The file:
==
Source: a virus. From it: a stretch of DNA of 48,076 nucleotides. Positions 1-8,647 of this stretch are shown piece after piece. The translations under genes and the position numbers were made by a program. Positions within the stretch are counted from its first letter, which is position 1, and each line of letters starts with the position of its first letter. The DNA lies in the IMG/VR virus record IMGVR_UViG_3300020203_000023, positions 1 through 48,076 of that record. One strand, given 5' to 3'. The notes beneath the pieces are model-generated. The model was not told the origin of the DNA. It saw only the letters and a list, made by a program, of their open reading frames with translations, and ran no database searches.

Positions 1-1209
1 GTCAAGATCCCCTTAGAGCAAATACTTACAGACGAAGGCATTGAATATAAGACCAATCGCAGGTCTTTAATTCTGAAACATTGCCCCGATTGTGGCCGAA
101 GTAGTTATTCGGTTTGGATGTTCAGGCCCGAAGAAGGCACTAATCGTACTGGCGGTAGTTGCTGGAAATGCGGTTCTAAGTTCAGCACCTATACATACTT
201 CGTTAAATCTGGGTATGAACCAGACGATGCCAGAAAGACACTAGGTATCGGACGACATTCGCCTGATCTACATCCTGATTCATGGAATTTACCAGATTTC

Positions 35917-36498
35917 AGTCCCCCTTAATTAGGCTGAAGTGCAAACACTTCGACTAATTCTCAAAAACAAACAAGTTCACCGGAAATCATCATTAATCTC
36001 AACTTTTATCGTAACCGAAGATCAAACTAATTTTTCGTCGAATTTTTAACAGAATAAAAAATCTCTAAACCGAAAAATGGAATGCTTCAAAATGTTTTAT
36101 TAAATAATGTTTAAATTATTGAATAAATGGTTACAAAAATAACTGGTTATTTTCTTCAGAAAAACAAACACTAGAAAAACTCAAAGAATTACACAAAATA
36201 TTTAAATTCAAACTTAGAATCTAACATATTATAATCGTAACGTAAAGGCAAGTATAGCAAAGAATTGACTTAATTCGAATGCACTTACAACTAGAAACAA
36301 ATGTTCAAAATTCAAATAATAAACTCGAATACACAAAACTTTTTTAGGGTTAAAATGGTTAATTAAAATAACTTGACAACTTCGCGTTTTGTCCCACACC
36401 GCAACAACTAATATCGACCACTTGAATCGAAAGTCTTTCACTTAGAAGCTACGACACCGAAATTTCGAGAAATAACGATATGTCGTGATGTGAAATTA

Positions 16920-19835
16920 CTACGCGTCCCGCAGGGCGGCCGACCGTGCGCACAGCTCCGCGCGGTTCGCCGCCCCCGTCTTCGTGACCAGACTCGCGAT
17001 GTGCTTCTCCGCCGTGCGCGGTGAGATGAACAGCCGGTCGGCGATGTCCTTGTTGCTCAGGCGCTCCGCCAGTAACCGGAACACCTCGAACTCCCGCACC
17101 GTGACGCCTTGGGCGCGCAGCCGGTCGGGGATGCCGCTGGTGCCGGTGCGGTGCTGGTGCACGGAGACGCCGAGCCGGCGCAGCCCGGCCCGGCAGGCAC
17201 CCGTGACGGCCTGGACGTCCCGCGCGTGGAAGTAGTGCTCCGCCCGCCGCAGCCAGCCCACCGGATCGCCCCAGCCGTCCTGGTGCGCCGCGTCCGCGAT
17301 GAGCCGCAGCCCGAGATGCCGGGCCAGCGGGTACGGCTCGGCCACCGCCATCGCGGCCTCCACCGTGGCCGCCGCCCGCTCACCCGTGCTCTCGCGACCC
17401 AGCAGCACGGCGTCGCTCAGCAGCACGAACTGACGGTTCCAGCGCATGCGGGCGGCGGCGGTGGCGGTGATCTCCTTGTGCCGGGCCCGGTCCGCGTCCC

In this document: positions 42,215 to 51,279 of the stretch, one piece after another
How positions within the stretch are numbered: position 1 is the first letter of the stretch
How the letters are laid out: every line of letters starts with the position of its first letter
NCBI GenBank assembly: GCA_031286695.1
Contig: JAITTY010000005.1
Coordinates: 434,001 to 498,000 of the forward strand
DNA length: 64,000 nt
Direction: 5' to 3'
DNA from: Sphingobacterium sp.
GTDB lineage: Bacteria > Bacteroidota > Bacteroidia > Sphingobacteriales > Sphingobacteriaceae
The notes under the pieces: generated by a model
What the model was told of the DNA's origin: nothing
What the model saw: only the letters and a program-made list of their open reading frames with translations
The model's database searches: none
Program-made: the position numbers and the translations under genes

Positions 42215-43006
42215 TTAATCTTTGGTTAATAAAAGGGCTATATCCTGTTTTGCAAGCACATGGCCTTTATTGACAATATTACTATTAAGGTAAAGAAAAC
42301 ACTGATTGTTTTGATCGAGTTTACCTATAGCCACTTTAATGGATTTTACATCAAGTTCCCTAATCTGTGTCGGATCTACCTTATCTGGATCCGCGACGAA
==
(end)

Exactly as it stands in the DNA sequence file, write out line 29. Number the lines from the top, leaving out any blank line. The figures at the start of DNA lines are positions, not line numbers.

GTDB lineage: Bacteria > Bacteroidota > Bacteroidia > Sphingobacteriales > Sphingobacteriaceae